Dem AG’s Join Biden Admin In SCOTUS Case
The battle over online censorship and the First Amendment has reached the Supreme Court, with the state of California leading a coalition of 23 Democrat-led states in support of the Biden Administration's stance.
Attorney General Rob Bonta and his colleagues argue that a recent decision by the U.S. Court of Appeals for the 5th Circuit would have a "chilling effect" on the government's ability to collaborate with social media companies in addressing threats to public health and safety.
The case in question, Missouri v. Biden, was brought forth by Republican attorneys general in Missouri and Louisiana. They accused high-ranking government officials of working with social media giants to censor speech on various topics, including Hunter Biden's laptop, COVID-19 origins, and the effectiveness of face masks. The 5th Circuit's decision, which issued a preliminary injunction banning the government from coordinating with Big Tech platforms on user content, was deemed by the Democrats as "sweeping."
Attorney General Bonta argues that social media has become a major source of news and information for individuals across the country and that suppressing communication between the government and these platforms would be detrimental to the public interest. The 5th Circuit's ruling, according to Bonta, would jeopardize efforts to address issues such as extremism, child safety, and consumer protection, all of which require collaboration between the government and social media companies.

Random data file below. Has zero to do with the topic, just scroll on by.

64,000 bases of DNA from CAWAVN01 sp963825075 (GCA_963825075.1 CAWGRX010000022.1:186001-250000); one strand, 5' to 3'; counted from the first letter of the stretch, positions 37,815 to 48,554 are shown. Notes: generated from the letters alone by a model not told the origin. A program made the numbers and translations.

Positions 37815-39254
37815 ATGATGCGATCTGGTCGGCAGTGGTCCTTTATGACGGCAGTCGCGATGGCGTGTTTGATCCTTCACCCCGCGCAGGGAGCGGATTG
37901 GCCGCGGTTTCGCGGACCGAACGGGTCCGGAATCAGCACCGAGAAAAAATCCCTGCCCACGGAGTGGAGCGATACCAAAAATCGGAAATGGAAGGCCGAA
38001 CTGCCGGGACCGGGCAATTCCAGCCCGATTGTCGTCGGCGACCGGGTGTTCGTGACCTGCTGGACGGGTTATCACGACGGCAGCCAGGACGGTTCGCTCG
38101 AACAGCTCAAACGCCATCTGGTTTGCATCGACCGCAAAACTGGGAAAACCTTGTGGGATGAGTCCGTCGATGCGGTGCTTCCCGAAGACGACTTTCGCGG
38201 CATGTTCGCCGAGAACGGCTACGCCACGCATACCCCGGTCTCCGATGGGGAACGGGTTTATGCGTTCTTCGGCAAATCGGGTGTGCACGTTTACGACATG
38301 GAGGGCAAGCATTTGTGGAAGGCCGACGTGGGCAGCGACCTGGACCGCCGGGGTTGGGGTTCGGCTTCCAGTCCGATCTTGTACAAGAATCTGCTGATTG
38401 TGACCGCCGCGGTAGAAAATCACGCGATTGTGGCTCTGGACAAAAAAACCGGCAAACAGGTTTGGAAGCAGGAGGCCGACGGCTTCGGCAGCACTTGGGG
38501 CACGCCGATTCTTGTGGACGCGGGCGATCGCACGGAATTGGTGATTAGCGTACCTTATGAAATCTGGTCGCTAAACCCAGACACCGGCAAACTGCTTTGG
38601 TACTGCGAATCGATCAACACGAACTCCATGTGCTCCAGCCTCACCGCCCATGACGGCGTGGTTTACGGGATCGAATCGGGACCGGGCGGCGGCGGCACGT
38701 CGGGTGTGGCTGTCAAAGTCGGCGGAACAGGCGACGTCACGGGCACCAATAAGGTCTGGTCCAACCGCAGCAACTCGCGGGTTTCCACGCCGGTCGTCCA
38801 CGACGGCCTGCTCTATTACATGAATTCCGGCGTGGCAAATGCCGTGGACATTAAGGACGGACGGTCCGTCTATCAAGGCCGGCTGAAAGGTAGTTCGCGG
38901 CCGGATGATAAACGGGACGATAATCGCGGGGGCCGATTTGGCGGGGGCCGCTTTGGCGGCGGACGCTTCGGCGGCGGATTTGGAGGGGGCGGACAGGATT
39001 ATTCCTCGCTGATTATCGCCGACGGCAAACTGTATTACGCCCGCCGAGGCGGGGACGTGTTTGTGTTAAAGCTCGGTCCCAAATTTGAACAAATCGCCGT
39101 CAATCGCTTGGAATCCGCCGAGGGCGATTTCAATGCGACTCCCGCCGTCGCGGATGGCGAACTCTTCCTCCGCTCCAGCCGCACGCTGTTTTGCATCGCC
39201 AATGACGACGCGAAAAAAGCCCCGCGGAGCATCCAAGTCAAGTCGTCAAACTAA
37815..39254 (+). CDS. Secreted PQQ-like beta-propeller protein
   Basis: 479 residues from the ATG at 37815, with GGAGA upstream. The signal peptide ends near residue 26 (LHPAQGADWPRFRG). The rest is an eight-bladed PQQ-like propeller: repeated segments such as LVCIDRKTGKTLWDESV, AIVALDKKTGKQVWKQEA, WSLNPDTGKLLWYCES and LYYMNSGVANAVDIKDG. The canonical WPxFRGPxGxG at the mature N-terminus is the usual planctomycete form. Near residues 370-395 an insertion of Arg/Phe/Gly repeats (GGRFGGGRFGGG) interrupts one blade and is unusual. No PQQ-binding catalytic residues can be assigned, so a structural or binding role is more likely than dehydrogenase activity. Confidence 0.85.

In his ruling, Judge Terry A. Doughty stated that if the allegations made by the Republican AGs were true, it could be considered "the most massive attack against free speech in United States' history." He also emphasized that the government's attempts to suppress alleged disinformation ignored the First Amendment's right to free speech. However, Bonta and his colleagues argue that maintaining open lines of communication between the government and social media platforms is vital for addressing concerns such as consumer fraud and protecting children from online harm.
The Democrat-led states also claim that the 5th Circuit's decision did not take into account the invaluable assistance the government can provide to social media companies in addressing these issues. They argue that collaborating with these platforms would be mutually beneficial and fully aligned with the principles of the First Amendment. For instance, by working together, the government and social media platforms can combat consumer fraud schemes more effectively.
Furthermore, the coalition argues that working with social media platforms is crucial in protecting children from online predators and other harms. With the rise of technology and social media, the risk of online exploitation and abuse has increased, making it essential for the government and these platforms to work hand in hand to keep children safe. By cutting off communication between them, the 5th Circuit's decision would only hinder efforts to address this critical issue.
The Democrat-led states argue that the decision would also negatively impact the government's ability to counter extremist violence online. With the rise of domestic terrorism and hate speech on social media platforms, it is crucial for the government and these companies to collaborate closely to address these threats. The coalition fears that the 5th Circuit's ruling could impede and delay crucial actions to curb such violent online behavior, putting the public's safety at risk.